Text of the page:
Editor’s Note: This is a guest post from Jeff Goins of Goins Writer.
In our world today, we are overwhelmed with promises to quit our jobs and chase our dreams. We are told that we deserve to be happy and that if we buy enough things that it will eventually happen. We are told to work for the weekend and plan that next vacation. But why can’t we be happy with the life we have right now?
We live in a culture that prizes leisure over labor and longs for a “four-hour work week.” Sadly, like many things in our culture, this promise is an illusion. The truth is you don’t have to hate your job. Work can become a source of fulfillment for you if you choose to see it that way.
For my recent book The Art of Work, I interviewed hundreds of people who had discovered their purpose in life. And as I spoke with these people who had found their callings I learned several lessons. Here are three of them.
1. Hating your job won’t make you any happier.
We don’t have to hate the work we do even if that work isn’t ideally suited to us. Everyone I met who found their calling in life ended up doing something that surprised them. Which means that connecting to your purpose is more about perspective than circumstance.
During World War II, Austrian psychiatrist Viktor Frankl discovered an important lesson about human happiness: “When we are no longer able to change a situation, we are challenged to change ourselves.”
Frankl learned this from living for years in a Nazi concentration camp. Everything was taken from him. His family. His work. His well-being. And yet he realized there was one freedom he could never lose: his.
If you choose to change your perspective, how things look will begin to change. You don’t need to win the lottery to find contentment. In fact, sometimes the very things we think will liberate us will actually only further prison us.
The easiest way to do work you love is to start loving what you do. This is a choice we all have. So let’s stop making work the enemy.
2. Do better work and the work will become more enjoyable.
One way to enjoy your work is to become better at it. It should be no surprise that we find greater fulfillment in activities that we are skilled at doing. But how much this is true is startling.
Laura Carstensen is a psychologist and the director of the Stanford Center on Longevity where they study what makes people live longer and happier lives. What they found was that people who continue to learn enjoy their work more and actually live longer.
Education, according to this study, is the single greatest predictor of lifespan. So you want to live longer? Be happier? Learn a new skill or get better at the one you have. And why not start with the place where you probably already spend eight hours a day?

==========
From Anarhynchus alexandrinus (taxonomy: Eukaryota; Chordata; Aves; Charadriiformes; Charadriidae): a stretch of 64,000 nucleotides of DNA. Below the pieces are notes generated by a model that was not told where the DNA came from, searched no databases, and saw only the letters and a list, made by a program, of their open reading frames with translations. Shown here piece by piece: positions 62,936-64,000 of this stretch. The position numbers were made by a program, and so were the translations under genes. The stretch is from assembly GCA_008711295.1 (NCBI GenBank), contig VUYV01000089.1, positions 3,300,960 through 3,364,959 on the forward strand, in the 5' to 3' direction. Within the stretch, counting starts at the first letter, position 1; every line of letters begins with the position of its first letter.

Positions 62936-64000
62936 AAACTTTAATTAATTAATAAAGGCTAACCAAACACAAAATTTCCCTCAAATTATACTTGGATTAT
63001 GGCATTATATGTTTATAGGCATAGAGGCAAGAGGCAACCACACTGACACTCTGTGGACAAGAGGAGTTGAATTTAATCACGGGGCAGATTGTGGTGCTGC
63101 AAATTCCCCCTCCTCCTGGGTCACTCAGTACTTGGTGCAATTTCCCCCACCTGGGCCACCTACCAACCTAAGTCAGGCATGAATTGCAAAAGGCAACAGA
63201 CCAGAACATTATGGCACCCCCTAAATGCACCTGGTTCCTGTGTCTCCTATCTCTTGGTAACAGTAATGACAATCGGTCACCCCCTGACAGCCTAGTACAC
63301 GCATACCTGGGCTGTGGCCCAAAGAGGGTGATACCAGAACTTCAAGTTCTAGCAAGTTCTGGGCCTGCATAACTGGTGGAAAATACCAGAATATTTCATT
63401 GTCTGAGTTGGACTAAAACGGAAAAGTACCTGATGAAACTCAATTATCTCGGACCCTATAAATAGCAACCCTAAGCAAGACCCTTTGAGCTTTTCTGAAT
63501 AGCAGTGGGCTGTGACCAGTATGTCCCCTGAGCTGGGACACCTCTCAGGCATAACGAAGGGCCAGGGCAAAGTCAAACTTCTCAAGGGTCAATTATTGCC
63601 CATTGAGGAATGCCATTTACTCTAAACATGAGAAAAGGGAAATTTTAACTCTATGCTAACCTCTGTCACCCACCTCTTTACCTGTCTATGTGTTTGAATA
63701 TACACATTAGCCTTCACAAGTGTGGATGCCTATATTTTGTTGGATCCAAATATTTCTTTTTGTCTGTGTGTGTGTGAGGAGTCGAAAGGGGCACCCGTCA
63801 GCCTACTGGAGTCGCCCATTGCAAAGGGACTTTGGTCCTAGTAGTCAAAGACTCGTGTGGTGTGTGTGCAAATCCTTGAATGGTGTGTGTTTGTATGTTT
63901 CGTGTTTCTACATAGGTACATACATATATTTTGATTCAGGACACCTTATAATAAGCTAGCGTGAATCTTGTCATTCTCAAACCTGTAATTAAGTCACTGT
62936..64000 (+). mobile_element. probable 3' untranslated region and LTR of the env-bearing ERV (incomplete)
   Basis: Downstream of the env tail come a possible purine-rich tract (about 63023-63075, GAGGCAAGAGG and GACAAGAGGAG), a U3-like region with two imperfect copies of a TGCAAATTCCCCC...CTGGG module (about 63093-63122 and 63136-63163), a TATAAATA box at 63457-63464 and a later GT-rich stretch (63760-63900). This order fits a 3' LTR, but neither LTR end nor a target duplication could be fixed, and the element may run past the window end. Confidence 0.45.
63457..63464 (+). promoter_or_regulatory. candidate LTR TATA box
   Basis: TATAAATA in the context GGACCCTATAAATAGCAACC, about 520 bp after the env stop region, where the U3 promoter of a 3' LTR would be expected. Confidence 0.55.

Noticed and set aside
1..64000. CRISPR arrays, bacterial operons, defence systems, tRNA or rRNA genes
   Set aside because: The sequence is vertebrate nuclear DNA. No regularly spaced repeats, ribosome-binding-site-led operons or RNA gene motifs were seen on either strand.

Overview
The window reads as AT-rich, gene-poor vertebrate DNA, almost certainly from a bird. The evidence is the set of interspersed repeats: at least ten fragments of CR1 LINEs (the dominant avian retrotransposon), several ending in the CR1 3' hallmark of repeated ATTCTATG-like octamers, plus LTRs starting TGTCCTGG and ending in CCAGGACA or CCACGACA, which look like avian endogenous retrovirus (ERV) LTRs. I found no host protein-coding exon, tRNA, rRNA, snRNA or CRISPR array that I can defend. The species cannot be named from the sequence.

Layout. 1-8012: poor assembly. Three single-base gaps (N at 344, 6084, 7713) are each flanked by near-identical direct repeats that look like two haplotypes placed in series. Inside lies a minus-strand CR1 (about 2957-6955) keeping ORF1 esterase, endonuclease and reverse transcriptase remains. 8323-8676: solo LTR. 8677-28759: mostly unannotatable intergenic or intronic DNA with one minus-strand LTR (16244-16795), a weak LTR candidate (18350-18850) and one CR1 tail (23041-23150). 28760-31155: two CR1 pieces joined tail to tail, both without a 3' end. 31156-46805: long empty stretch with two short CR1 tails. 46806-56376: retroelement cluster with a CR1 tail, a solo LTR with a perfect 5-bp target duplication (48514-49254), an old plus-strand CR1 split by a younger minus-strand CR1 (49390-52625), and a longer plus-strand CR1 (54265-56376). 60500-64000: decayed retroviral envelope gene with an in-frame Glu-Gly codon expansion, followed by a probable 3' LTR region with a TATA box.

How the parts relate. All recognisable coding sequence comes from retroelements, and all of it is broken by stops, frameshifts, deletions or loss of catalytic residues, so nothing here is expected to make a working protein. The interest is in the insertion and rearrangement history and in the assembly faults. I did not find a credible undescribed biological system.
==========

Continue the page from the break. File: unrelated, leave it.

Once we reach a basic level or proficiency, work that was once tedious may now be enjoyable. As Daniel Pink writes in his book Drive, mastering any skill makes the activity intrinsically more motivating. So if you are struggling to want to go to work in the first place, try doing better work.
3. Realize your whole life is a form of work.
Whether or not you have a day job, you go to work every day. You watch the kids or clean up the house. You mow the lawn or go grocery shopping. Every day, you are working, whether it’s at an office or at home. Whether you are retired or just beginning your career.
We all have important work to do. And that work is our life. Your magnum opus is not just one great thing you did. It is more like a body of work that you are constantly contributing to every day.
In that respect, we all get to decide what kind of job we have and how much we enjoy it. Of course, there are some things that are within our control, like our perspective, and some things that are not, like our circumstances. Your job is to learn to let go of what you can’t control and embrace what you can.
One important lesson about being happier with your life and work is learning to make trade-offs. It’s the dream of many people to want more of everything. More money. More stuff. More time. But you can’t have all three of those all at once.
So decide what’s most important to you. You can do almost anything you want in life but not everything. If you’re not doing what you want, you can quit. But that choice has consequences. You can stay where you are and there is a cost to that as well. One choice isn’t necessarily better than the other, so long as you realize you can’t have it all right now.
There is, however, something beautiful about not getting everything you thought you wanted. Constraints create contentment. Because in those constraints you realize what’s really important.